March 2014 Recap

Alternate titles: How March Kicked Our A$$e$, March Madness, Marching Through Hell, Our Sinking Fund is Sunk

I’m going to do this posting a little differently, because this month was… um, different.

March’s Big Expenses: 

  • $388.06 for car insurance. (This is for two cars, through GEICO, and we pay it twice a year.)

Luckily, we were almost ready for this charge – according to my fancy savings (also called “Sinking Funds”) spreadsheet, we had saved up $325 in that category. Being only two months (and change) in to the year, I’m not worried about the fact that we are “overdrawn” in that category, especially since the charge was under $400, and that means our second charge later in the year should be around the same, and I had budgeted $1,000.

(Note: I’m wondering what to do with any extra cash at the end of the year left over in these budget categories. Snowflake them to savings? Snowflake them to my Roth IRA? Snowflake them to a separate Emergency Fund? Probably the latter is smarter, but I’m feeling kind of crazy about our student loan debt. I really would love to pay off some of H’s higher-interest student loans (mine are at a much lower rate than his).)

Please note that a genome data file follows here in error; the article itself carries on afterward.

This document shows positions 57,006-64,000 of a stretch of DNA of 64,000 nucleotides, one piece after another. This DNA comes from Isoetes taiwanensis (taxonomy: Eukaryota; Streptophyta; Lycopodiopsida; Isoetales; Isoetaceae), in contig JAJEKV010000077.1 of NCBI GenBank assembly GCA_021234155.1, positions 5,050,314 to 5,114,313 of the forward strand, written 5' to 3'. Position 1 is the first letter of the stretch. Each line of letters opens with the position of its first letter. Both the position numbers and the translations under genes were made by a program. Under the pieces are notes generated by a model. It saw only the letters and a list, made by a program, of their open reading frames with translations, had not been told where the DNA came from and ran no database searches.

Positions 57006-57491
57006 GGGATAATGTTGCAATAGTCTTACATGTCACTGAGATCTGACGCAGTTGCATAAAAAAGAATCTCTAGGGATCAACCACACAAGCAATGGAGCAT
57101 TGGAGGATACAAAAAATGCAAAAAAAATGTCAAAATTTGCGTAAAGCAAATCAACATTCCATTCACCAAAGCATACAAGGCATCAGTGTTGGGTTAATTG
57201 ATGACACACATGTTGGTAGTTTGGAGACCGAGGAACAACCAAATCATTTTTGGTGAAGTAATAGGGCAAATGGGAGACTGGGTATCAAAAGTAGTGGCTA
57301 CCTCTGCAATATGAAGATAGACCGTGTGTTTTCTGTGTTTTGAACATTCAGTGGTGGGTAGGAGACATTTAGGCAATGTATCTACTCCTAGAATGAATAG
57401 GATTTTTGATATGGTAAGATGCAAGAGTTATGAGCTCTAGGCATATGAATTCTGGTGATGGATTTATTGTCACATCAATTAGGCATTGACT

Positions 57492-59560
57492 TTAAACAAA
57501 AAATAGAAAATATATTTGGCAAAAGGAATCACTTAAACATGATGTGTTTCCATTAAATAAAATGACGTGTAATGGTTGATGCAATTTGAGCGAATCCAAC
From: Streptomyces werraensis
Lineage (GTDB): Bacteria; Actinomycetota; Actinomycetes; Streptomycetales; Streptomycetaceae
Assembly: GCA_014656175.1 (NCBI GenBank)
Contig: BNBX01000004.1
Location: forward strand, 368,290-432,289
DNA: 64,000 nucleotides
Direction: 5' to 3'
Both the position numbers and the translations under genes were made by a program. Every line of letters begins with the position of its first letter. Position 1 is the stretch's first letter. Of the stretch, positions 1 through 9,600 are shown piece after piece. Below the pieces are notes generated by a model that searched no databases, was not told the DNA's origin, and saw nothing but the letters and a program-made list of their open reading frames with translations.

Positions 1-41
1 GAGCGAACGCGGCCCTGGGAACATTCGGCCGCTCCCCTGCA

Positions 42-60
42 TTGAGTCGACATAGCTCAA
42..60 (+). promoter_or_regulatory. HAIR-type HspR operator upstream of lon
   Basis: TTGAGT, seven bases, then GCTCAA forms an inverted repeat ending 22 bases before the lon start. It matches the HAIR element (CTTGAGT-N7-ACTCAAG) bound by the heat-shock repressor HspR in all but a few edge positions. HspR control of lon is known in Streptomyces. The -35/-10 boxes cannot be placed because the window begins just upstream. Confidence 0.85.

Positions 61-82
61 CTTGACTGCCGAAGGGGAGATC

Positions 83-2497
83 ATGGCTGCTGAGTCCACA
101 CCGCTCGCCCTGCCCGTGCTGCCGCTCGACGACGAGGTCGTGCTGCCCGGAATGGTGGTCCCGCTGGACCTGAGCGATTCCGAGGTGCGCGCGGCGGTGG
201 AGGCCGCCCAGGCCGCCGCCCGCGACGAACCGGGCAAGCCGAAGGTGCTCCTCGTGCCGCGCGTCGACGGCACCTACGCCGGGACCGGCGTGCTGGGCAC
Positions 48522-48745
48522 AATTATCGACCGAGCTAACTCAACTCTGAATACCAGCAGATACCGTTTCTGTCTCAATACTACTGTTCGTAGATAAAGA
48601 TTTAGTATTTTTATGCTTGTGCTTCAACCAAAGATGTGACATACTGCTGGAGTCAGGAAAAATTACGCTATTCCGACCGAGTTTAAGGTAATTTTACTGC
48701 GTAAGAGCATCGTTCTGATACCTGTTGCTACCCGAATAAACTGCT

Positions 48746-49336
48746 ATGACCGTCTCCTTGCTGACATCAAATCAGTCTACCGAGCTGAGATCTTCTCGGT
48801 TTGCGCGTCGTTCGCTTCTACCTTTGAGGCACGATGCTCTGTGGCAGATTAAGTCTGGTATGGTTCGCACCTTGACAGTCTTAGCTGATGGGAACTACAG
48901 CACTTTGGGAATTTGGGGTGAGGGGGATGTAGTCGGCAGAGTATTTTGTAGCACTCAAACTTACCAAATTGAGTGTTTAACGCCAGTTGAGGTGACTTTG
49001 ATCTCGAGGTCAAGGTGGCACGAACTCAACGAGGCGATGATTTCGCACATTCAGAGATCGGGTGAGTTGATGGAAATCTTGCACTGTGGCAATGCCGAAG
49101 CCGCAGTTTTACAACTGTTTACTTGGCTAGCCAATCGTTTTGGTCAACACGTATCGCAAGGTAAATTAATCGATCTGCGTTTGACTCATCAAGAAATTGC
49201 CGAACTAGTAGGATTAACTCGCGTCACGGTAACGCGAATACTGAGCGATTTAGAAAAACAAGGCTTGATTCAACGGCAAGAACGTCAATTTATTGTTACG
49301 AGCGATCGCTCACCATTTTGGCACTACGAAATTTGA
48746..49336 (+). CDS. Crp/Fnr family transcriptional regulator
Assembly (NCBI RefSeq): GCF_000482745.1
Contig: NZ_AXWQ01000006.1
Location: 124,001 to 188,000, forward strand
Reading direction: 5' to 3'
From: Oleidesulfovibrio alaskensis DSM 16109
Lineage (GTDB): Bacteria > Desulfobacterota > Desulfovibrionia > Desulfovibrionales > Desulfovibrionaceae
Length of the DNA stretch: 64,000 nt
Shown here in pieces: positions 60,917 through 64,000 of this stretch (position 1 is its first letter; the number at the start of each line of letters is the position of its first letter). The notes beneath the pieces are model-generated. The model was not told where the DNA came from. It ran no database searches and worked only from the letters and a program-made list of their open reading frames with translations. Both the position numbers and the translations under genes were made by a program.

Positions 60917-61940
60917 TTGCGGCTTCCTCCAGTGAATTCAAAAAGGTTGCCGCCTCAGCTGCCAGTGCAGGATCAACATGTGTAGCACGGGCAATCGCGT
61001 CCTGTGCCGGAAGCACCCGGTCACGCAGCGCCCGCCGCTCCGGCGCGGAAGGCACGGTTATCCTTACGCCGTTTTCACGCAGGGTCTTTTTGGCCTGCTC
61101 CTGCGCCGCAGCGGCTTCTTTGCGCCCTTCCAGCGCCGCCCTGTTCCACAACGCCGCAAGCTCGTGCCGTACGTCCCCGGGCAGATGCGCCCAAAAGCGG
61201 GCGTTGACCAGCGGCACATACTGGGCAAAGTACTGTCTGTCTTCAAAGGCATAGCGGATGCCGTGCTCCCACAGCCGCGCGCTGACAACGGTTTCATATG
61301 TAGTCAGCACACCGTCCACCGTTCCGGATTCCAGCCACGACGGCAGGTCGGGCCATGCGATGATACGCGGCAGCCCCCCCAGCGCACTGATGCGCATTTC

• $96.30 for Audi’s oil change & tune-up

We will need to replace back brake pads sometime in May, probably, but we’ve got a sinking fund to help cover those expenses! (Unfortunately, the sinking fund is not sitting pretty at the moment. More below.)

  •  $718 for food, gas, hotel, and related expenses for the conference H attended this month.

Part of this will be reimbursed, but unfortunately, there are still more expenses to come from this experience. We have a sinking fund account set up for this – the problem is, the budget is only $1,000. For the whole year. THE WHOLE YEAR. I apparently miscalculated or last year’s expenses were way less. We had not built up enough funds in that portion of the sinking fund, but I took out money from the other categories anyway.

  • $293.60 for Mary Kay purchases.